The strategic situation before the War of the Third Coalition (1805). Image: Wikimedia Commons.

Catastrophic Revolution and the Rise of Romantic Bildung


I discuss the rise of Romantic 'Bildung' at the turn of the nineteenth century with a special emphasis on Friedrich Schlegel, but referring also to other famous Romantics such as William Wordsworth and Novalis (Friedrich von Hardenberg, 1772–1801). First, I will outline the rise of Romantic 'Bildung' in relation to the French Revolution, which was compared with a sublime natural disaster. Second, I will show how the Revolution was conceived in a spatial framework of the geographic ‘border’, which distanced one’s own country from the French turmoil. The third part of this chapter will argue that the early nineteenth-century Romantic juxtaposition of 'Bildung' and 'civilisation' was based on a rehabilitation of periphery (countryside) and semiperiphery (small medieval towns) as the sites of original national 'Bildung', against Paris as the universal centre of civilisation. This chapter will thus thematise a hidden tension in the Romantic concept of culture: its dual reference to (1) the ontological separation between nature’s mechanical necessity and human freedom, and (2) to the geographic borderlines and topographical differences between national cultures.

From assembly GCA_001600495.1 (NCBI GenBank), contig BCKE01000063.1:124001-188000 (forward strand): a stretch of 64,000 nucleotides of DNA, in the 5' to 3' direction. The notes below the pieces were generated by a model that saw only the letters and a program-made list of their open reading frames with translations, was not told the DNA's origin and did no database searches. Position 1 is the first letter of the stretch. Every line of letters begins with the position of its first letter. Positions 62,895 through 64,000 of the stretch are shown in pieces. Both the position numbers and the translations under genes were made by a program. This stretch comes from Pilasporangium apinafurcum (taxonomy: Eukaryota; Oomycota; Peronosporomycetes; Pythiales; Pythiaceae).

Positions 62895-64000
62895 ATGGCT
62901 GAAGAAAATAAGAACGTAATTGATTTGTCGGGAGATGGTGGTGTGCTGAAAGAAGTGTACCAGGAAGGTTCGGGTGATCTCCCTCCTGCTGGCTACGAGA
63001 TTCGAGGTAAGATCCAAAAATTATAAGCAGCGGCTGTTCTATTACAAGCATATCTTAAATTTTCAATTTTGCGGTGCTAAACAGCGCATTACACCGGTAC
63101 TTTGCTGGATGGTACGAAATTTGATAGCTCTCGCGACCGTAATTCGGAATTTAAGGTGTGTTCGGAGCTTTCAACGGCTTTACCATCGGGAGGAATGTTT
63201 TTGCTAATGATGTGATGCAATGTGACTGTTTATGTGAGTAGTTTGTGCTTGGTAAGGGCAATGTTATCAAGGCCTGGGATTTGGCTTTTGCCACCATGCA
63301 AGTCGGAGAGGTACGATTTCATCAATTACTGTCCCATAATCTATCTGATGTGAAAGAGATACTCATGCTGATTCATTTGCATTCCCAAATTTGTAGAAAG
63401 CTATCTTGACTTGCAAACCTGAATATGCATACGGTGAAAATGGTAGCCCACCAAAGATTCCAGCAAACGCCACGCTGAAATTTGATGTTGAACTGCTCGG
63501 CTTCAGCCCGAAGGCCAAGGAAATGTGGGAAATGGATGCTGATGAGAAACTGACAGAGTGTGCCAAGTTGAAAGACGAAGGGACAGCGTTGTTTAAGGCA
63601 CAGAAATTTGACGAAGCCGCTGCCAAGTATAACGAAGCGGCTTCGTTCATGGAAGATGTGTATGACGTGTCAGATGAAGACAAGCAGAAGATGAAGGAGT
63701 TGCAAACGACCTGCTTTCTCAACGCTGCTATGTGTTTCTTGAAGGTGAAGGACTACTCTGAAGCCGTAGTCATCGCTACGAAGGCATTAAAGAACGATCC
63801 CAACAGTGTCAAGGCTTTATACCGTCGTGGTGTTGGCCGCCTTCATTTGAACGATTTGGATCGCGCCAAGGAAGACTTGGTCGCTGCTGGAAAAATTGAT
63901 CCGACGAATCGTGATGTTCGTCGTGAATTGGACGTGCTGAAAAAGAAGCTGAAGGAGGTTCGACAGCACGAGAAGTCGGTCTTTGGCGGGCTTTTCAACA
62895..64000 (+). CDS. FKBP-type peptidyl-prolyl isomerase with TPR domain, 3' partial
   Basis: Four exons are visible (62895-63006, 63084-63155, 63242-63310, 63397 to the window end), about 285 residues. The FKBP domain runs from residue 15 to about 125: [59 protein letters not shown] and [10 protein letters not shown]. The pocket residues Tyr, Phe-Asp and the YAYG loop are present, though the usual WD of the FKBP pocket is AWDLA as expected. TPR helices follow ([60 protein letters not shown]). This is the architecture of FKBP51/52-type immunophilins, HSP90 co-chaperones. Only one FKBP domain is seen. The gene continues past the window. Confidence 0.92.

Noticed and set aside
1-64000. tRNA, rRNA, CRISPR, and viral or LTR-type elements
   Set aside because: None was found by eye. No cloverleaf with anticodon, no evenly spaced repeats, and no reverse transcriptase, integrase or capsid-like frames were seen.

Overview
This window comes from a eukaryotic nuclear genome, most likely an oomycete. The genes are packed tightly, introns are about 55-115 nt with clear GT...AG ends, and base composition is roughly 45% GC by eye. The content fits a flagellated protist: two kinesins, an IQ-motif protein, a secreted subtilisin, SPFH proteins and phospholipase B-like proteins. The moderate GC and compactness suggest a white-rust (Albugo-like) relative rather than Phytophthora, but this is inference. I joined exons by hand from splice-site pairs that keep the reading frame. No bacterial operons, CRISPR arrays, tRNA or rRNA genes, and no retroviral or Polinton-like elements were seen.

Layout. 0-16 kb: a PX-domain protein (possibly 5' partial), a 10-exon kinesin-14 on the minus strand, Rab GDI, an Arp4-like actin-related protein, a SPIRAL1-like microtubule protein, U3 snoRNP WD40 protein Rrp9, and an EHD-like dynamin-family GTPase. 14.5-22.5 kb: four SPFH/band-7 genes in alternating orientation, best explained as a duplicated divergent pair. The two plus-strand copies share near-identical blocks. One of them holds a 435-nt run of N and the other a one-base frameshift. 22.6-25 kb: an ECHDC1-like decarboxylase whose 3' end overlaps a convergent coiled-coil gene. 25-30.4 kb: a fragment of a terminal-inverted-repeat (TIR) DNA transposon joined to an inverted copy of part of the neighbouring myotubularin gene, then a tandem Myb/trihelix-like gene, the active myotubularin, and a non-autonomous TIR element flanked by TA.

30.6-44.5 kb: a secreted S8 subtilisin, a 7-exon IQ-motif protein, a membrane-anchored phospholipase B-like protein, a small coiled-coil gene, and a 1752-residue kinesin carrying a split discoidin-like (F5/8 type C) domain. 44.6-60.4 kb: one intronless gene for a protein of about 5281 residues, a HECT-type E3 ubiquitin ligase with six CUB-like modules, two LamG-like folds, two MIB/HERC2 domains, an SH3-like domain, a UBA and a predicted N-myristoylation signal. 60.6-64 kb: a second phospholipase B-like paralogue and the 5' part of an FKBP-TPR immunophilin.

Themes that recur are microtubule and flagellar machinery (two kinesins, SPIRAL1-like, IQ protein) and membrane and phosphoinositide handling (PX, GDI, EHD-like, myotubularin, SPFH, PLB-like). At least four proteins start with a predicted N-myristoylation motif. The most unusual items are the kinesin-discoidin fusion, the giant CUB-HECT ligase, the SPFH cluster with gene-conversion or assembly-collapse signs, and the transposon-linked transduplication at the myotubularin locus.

Travelling Notions of Culture in Early Nineteenth-Century Europe (Routledge)